Does a synovial cyst have to be removed?

The most reliable treatment method for a synovial cyst is to remove the cyst and then fuse the joint. Fusing the joint stops all the motion at that level of the spine, and without any motion, the cyst should not regenerate. This is the most reliable treatment, but it is also an extensive surgery for the patient.

What is the average size of a synovial cyst?

The size of the synovial cyst varied, but in most cases the cyst was 0.5-1 cm in diameter.

Do synovial cysts cause pain?

Synovial cysts are generally harmless, so treatment is often unnecessary. However, some people may experience pain, difficulty walking, or problems such as sciatica. For mild symptoms, a doctor may suggest a period of rest and observation.

What causes synovial cysts in spine?

Synovial cysts typically develop as a result of degenerative changes that occur with aging. They can be found throughout the spine, but are most common in the lumbar region (low back). The spine has many joints. Synovial cysts develop in the facet (fass-ET) joints of the spine.

What causes spinal cyst?

The cause of spinal cysts is unknown, but they may result from degeneration and instability of the spine in areas subjected to repetitive motion, particularly the joints in the lumbar region. Patients with spinal cysts may have other degenerative conditions of the spine, such as arthritis and disk disease.

What is a synovial cyst in the spine?

Synovial cysts are abnormal fluid-filled sacs in joints in the spine. These cysts are benign, which means they are not cancerous. Synovial cysts typically develop as a result of degenerative changes that occur with aging. They can be found throughout the spine, but are most common in the lumbar region (low back).

Where are synovial cysts located?

What causes synovial cysts in fingers?

The cyst forms when the synovial tissue around the finger or toe joint degenerates. This is associated with osteoarthritis and other degenerative joint diseases. Sometimes a small bony growth formed from degenerating joint cartilage (an osteophyte) may be involved.

What causes cysts to form?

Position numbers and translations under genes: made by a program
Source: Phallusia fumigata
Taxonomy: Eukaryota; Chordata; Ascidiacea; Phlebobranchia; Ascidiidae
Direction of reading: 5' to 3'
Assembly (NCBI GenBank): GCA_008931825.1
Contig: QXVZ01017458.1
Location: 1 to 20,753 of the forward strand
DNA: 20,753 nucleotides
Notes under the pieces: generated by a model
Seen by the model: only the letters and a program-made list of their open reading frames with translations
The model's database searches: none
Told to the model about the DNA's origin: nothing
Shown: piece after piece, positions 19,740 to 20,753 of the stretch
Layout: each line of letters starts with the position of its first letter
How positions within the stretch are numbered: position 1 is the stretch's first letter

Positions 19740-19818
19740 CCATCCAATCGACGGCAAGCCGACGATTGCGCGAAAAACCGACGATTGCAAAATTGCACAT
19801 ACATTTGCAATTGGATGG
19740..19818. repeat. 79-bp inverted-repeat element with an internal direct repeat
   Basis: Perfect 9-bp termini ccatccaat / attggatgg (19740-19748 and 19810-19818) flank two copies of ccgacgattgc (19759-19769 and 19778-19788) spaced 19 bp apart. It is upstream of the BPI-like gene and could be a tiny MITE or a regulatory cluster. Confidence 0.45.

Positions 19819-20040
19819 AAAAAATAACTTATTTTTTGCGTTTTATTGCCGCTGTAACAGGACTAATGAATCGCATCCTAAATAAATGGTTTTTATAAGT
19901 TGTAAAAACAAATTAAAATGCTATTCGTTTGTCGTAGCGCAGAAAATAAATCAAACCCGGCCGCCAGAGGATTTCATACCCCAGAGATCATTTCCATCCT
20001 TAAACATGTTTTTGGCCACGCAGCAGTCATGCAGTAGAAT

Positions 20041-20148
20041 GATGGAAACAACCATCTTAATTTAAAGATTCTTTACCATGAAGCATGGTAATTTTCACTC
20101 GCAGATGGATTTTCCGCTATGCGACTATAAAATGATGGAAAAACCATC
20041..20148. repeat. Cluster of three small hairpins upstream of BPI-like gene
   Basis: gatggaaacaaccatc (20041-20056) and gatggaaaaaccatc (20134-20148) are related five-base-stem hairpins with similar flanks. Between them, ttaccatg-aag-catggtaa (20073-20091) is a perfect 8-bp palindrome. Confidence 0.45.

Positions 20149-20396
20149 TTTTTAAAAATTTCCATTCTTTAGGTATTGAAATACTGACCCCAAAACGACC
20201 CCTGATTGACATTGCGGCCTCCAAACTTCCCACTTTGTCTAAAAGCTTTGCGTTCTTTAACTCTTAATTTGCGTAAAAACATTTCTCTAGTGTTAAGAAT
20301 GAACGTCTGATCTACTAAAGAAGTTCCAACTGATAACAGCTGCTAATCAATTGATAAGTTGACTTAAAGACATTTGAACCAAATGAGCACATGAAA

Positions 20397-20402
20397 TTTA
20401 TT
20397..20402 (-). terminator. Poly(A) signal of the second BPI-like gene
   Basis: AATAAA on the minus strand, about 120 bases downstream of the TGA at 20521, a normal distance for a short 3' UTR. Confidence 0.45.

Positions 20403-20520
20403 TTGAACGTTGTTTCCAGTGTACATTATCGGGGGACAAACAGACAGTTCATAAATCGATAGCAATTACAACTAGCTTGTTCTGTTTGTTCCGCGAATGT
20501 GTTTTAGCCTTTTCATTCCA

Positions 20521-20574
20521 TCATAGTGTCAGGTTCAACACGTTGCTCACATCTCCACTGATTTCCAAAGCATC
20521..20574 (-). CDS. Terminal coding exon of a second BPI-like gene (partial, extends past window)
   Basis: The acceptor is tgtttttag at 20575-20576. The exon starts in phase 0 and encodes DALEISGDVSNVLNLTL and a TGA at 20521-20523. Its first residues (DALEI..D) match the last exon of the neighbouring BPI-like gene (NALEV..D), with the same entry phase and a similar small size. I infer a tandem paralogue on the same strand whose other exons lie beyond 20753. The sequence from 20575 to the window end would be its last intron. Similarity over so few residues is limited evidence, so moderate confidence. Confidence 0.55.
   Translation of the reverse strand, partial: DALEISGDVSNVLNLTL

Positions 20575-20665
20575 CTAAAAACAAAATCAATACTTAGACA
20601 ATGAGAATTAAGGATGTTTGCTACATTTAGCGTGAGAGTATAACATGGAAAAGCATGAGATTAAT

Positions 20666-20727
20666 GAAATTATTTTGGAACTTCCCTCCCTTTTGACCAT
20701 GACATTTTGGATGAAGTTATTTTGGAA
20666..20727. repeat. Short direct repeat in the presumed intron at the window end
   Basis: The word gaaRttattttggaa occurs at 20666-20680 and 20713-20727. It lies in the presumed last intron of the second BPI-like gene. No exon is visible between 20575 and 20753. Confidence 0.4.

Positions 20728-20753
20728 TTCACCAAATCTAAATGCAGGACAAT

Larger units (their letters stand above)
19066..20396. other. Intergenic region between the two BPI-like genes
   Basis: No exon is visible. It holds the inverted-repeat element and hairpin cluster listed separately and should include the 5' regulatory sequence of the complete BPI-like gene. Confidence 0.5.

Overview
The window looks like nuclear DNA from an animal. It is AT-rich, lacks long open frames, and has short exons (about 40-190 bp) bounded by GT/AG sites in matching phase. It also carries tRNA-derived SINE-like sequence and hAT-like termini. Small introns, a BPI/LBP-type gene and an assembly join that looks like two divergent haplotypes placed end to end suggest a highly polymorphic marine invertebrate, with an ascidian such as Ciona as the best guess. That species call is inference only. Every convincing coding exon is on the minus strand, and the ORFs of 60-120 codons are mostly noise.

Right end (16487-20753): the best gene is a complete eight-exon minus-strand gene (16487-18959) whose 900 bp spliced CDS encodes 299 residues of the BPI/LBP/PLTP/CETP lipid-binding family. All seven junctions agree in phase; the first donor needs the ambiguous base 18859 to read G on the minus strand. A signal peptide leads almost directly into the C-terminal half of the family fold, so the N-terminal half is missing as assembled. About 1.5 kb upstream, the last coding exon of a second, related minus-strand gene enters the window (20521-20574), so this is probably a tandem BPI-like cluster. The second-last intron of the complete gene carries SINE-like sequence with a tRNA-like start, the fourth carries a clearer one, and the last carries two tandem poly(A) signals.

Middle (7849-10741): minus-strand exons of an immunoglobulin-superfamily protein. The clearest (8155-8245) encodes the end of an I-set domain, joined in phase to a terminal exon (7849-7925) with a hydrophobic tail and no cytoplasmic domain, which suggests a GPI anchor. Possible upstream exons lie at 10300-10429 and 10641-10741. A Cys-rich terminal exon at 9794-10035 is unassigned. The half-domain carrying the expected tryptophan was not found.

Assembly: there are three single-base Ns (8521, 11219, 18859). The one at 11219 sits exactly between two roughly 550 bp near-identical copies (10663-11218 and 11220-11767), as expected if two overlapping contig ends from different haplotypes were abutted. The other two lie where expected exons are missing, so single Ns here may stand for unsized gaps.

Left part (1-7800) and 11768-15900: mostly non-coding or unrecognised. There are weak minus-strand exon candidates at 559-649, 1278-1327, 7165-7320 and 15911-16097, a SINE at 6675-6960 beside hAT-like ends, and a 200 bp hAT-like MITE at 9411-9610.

Epidermoid cysts form when surface skin cells move deeper into the skin and multiply. These cells form the wall of the cyst and secrete a soft, yellowish substance called keratin, which fills the cyst. Sebaceous cysts form inside glands that secrete an oily substance called sebum.

Are synovial cysts hereditary?

Although a ganglion cyst is not considered a heritable disease, it is not clear if a genetic predisposition of underlying connective tissues can contribute to the frequency of occurrence or likelihood of forming a cyst [1].

What are juxtaarticular cysts and fluid collections?

Juxtaarticular cysts and fluid collections may develop as an extension of intracapsular pathology or may present in the absence of intrinsic joint disease. Cysts may form adjacent to large and small joints both in the appendicular and axial skeleton. Commonly encountered cystic lesions include synovial cysts and ganglia.

What is a juxta-Facet cyst?

The facet joints connect each level of the spine, with one joint on the left and right. Spinal juxta-facet cysts may also be called synovial cysts or ganglion cysts. They are not malignant (cancerous cysts).

What is a synovial cyst?

Synovial cysts are diverticula or herniations of the synovial membrane through the joint capsule, often in response to increased intraarticular pressure. These cysts are lined by synovium.

How is a juxtaarticular cyst diagnosed on MRI?

Although the majority of juxtaarticular cysts are readily diagnosed on MRI by virtue of their anatomic location and imaging appearances, some cysts may exhibit atypical characteristics mimicking a solid mass, particularly a homogeneous-appearing neoplasm, such as a myxoma ( Figure 18-3 ).